One of the biggest revolutions across the maker landscape has been the movement in no-code tools. Traditionally, building software was an exclusive privilege carried by engineers who had spent years perfecting their craft. By reducing this barrier to entry, makers from all backgrounds can now build powerful software of their own.
Leading this movement is Bubble. Our no-code development tool is changing the way tech entrepreneurs from across the world work, making it easier than ever to start building software without having to write a single line of code. Our customers are using Bubble to build marketplaces, directories, and even social networks. If you’re a movie lover like us, you might even be eager to build your own product to support this passion.
Throughout this post, we will walk through how to build a IMDB clone using Bubble. Whether you’re looking to build a dedicated movie directory, or you’re just interested in utilizing some of the core features from IMDB, this guide will share how to start building the underlying logic for a no-code movie directory MVP.
This post will focus on building the following core features:
Before getting started, you’ll need a Bubble account (sign up here - it’s free). We also recommend completing our introductory lessons, which will guide you through the step-by-step process of the most common Bubble features. This will help you get a running start when building your IMDB clone.
When kickstarting your project, you can choose to begin by wireframing your product design, or building the necessary fields within your database.
In this case, we’ll start by using Bubble’s visual design tool to shape the user-interface of our product. If you’re replicating the IMDB platform, some of the core pages you’ll want to include are:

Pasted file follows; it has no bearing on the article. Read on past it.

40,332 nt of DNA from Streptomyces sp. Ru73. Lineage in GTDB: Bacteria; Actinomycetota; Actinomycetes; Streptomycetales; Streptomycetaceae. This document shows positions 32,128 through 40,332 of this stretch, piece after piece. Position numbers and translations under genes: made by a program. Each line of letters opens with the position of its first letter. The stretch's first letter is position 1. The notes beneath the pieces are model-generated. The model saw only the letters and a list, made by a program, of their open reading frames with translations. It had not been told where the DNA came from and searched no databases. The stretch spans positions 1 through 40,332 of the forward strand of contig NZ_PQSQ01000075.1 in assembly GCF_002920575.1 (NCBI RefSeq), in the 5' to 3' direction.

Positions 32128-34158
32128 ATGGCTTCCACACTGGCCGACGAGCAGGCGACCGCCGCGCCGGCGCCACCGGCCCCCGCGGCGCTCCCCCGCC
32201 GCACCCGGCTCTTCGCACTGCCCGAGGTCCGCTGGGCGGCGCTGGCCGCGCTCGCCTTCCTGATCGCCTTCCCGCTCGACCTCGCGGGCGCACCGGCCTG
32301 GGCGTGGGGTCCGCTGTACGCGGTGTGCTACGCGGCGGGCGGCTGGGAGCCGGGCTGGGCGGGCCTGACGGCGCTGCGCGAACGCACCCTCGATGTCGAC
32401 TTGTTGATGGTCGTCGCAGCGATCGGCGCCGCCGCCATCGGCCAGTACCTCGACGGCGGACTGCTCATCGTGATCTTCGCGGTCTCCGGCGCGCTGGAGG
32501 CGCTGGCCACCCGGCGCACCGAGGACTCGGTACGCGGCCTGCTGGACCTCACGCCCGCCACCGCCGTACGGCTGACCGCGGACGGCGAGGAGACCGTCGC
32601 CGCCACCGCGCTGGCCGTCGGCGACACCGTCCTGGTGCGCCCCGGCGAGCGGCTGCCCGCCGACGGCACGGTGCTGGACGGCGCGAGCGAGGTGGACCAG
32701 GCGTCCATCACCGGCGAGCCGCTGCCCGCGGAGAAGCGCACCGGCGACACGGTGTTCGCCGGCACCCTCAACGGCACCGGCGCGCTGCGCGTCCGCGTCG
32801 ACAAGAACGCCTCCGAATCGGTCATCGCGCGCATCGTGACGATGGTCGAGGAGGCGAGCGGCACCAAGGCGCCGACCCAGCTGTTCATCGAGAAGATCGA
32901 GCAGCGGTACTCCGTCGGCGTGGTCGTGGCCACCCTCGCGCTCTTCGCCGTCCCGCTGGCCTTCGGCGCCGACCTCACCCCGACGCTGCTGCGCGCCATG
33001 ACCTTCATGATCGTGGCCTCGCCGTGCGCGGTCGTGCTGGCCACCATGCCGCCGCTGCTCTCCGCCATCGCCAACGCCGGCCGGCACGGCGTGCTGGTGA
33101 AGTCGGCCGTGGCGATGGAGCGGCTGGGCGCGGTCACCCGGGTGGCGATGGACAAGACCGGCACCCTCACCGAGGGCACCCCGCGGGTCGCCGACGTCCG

A major feature within our no-code editor is the ability to send data to a page. This means that you only need to create one generic version of a page that displays multiple variations.
In layman’s terms, you’ll only need to create one page to showcase the full details of each film within your database. We can then write the necessary logic to display only the relevant film details when it’s required (we’ll cover this in more detail soon).
Once you’ve mapped out the UI of your product, you can focus on creating the necessary data fields to power your application. We’ll rely on these fields to connect the logic behind your product.
Creating a database in Bubble is a seamless process. Start by listing your top-level data types, then add the necessary fields within each category.
When building a no-code IMDB MVP, we’ll need to create the following data types & fields:
Data type: Films
Data type: User
Data type: Reviews
Now that you’ve configured your database, we can start building the workflows that will power your application. The first feature we’ll create isn’t something that users will directly engage with, but is instead a back-end tool for adding new films to the platform.
By building a dedicated portal to upload content to your database, you can streamline the process of adding new films to your movie library.
On your upload page, you can use a combination of input fields to map the required data for each new film. Once the add film button is clicked, this will trigger a workflow that will add this collective data as a new film within your database.
When building your workflow, we’ll need to create a new thing, configuring the data type to a film.
You’ll then match the relevant elements on your page to the data fields under the film type in your database.
Once you’ve uploaded a catalog of films, it’s time to start displaying these on a public-facing page that users can access.
Using Bubble’s repeating group element, you can display a list of dynamic data from your database - such as your existing films.
Note: Repeating groups are structured as a vertical format by default, but it’s also possible to reconfigure the element to display horizontally.
When building your IMDB clone, we can use multiple repeating groups to separate the different categories of films on your home page.
Before you begin adding content into your repeating group, you’ll need to link the element to a data type within your database. This will help it identify the specific content it will display.
The type of content we’ll need to display, is of course, the films within your database. At this point, the repeating group will showcase a list of all the films you’ve added (not just the relevant items for each category).
When segmenting these films by their unique categories, we’ll add an additional constraint within the repeating group - searching for films that contain the comedy category.